Patch Adds COO as Leadership Change Continues | Street Fight


Patch Adds COO as Leadership Change Continues

0 Comments 06 December 2012 by

AOL’s Patch network of hyperlocal news sites has made yet another significant change at the top, naming former Westwood One operations head Steve Kalin to the newly created position of president and COO. Kalin will take responsibility over the company’s daily operations — with the advertising, finance, marketing, and content functions all reporting to him. He will report to CEO Jon Brod. Meanwhile, Warren Webster, who previously served as president, will retain his current responsibilities as “chief evangelist” with the title of cofounder.

Brod told Street Fight in an email that he will now focus on the company’s “strategy and vision, key partnerships, and product and engineering.” He reiterated that Webster’s responsibilities “will not change” as a result of the hire, saying only that “like many Patchers, [Webster has seen his] role has evolved as we’ve grown from a start-up into a large national company.” That evolution began earlier this year when Patch reorganized roles of its top leadership, putting Brod in charge of operations and Webster in the “outward-facing role of chief evangelist, driver of some key company-wide initiatives, and identifying new opportunities for Patch.”

Kalin comes to Patch a little more than a year after leaving Westwood One where he headed up Metro Traffic, the radio conglomerate’s traffic syndication division, before it was spun off to Clear Channel in June 2011. At the time of the sale, the traffic content network served more than 1,500 affiliates in 100 markets across four countries. In an email on Tuesday, Webster pointed to [Kalin’s] “deep experience in scaling and growing local media companies” as being essential for “taking [Patch] to the next level.”

The hire continues a leadership evolution at the closely watched AOL property, as it tries to answer some of the ongoing questions about the sustainability of its model. Last year saw the departure of two of the company’s key employees in former communications head Janine Iamunno and editor-in-chief Brian Farnham, and the addition of a handful of new positions at the top, including chief content officer, head of content operations, head of strategy and business development, and head of U.S. sales.

With the loss of his president title and the shifting of some of his responsibilities to Brod and now Kalin, Webster may be seeing his property at Patch dwindling. In February, prior to Farnham’s exit, Patch brought in Rachel Feddersen to serve as chief content officer, effectively initiating a slow transition for the former editor-in-chief, who departed in April.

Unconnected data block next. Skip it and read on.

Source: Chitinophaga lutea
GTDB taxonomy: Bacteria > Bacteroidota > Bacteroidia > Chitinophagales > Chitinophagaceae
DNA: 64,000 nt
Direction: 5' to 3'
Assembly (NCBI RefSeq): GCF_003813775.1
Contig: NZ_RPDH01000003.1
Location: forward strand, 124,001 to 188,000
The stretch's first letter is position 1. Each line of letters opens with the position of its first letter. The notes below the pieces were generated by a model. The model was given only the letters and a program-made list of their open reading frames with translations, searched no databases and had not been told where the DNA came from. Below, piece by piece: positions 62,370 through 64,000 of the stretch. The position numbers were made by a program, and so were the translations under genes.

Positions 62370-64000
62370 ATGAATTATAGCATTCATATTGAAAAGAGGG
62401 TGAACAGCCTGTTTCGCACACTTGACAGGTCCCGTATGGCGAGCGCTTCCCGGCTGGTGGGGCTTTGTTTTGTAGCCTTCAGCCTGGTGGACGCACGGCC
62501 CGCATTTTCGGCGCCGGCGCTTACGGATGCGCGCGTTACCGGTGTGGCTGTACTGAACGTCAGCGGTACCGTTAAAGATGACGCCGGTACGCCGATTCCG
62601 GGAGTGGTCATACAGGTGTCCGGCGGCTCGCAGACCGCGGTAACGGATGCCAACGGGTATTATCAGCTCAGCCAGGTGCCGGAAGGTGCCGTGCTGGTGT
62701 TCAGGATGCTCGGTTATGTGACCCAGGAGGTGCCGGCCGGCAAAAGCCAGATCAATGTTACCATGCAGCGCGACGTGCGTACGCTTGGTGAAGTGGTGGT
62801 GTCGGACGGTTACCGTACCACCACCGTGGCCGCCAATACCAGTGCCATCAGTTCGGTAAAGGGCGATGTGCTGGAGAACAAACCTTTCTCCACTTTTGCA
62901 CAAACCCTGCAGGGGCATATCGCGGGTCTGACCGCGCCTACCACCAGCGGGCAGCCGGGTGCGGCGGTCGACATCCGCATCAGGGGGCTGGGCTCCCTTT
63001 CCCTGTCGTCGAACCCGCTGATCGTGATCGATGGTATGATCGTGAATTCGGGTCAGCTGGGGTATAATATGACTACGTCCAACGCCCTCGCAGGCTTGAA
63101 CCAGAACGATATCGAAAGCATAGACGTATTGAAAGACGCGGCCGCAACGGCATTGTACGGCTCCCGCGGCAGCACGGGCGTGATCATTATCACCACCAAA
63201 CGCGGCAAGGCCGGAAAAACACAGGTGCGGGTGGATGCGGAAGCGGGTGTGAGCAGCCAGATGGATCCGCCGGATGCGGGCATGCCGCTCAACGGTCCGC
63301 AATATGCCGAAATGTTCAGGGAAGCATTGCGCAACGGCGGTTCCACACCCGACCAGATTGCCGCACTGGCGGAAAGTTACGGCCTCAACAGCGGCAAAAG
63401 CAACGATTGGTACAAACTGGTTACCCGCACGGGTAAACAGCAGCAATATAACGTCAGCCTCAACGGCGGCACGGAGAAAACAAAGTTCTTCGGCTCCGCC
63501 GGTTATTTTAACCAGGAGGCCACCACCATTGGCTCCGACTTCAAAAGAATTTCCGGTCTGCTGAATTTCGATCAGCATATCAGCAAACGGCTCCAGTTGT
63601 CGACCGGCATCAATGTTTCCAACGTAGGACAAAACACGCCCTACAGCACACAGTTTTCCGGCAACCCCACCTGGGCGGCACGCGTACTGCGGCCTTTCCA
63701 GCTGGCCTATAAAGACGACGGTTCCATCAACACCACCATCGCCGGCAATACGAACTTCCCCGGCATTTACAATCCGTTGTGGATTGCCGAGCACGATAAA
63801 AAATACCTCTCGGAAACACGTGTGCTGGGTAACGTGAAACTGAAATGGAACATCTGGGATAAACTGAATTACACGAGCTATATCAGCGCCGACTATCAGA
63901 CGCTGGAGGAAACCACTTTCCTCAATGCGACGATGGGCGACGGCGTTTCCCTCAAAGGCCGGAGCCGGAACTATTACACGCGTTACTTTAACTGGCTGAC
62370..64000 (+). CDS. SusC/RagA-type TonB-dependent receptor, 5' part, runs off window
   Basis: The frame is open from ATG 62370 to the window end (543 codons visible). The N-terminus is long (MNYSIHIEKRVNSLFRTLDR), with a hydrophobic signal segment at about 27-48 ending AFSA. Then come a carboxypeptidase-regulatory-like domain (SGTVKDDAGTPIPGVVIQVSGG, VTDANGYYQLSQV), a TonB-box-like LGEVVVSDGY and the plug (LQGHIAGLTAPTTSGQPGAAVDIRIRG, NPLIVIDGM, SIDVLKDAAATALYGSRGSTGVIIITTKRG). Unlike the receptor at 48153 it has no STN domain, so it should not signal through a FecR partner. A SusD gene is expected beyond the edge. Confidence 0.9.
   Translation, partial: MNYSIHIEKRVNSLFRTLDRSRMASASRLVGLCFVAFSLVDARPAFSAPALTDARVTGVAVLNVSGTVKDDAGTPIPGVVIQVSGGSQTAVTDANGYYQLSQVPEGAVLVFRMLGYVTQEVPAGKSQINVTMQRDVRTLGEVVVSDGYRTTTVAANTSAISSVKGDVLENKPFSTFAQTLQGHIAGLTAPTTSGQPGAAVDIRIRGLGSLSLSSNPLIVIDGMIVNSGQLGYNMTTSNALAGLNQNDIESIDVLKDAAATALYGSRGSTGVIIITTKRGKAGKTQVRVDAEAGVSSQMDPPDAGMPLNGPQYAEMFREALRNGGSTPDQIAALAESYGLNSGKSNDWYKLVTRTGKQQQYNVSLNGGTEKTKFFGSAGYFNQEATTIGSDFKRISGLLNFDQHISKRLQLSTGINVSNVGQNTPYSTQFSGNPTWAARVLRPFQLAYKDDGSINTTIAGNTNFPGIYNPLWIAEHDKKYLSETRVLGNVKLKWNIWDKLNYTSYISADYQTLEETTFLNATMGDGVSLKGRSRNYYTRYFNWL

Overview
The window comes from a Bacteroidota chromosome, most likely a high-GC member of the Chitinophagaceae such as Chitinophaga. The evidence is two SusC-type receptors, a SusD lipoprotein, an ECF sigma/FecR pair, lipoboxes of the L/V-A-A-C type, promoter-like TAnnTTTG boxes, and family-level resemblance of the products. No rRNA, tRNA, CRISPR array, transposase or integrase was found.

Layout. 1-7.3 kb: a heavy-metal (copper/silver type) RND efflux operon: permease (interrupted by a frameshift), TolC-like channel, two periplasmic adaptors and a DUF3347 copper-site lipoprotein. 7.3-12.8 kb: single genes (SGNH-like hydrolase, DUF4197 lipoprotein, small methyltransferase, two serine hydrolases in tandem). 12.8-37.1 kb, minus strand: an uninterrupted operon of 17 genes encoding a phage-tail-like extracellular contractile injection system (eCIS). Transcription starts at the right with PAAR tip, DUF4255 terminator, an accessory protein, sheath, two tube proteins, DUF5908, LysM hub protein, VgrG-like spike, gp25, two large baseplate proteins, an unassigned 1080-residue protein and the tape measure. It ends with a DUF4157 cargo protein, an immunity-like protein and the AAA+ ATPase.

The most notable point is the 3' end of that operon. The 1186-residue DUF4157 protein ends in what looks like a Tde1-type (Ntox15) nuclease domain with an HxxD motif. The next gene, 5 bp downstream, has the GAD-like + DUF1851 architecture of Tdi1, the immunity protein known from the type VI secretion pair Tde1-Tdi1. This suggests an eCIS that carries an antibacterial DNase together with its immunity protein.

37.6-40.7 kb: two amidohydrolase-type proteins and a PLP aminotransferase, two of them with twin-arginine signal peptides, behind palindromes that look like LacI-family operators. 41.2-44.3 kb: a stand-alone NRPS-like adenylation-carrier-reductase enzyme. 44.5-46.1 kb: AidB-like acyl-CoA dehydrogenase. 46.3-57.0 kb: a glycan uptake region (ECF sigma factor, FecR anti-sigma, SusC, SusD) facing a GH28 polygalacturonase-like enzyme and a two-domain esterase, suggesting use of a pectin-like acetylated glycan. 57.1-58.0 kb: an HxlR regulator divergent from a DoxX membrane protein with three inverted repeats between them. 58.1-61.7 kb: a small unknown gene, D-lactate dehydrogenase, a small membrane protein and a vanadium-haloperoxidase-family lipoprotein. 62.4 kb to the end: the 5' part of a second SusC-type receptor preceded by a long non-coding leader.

Both Brod and Webster reiterated that Patch was on track to hit run-rate profitability in 2013 — a claim that AOL’s COO, Artie Minson, first made during AOL’s Q3 earnings call early last month. Even with expenses cut nearly 30% from a year earlier, the $40 million to $50 million in revenue projected by AOL CEO Tim Armstrong for 2012 means that Patch remains deep in the hole for the year. Using as a benchmark the $150 million that analysts estimated for Patch’s revenue in 2011, the company should see expenses north of $100 million and losses in the range of $50 million for 2012.

Steven Jacobs is deputy editor at Street Fight.


Get hyperlocal industry headlines in your inbox every morning. Subscribe to the Street Fight Daily newsletter.

Follow Us

Get the latest Street Fight news, information and analysis via Twitter and Facebook.

The Local Merchant Report

Learn how to better target this important-yet-elusive market. Key insights, case studies, and strategies make this a report you can't afford to miss.
Get your copy today!

Free eBook

How Mobile Location and Behavioral Context Skyrocket Conversion Rates: Location personas increase the value of ad inventories and give publishers a way to better target content. Learn how it works and improve your ROI now. Get the ebook produced by:
Download here

The $20 Billion Mobile Marketing Opportunity

Strategies and insights into the landscape of targeting options and how they deliver foot traffic and sales for SMBs.
Get your copy today!

Why Local is the Future of Commerce

The local marketplace is under renovation and four layers of disruptive technologies have emerged. Siloed early on, these industries are starting to coalesce, working together to form layers in a coordinated stack. Read the introduction to "The Local Stack" special report, underwritten by Yext.

How Back-Office Innovation Is Transforming Local

In this new report, Street Fight takes a look at the impact of supply-side technologies on the local marketing industry, detailing the opportunities and risks that these emergent services present to existing solutions providers.


© 2014 Street Fight.

Powered by WordPress. Hosting by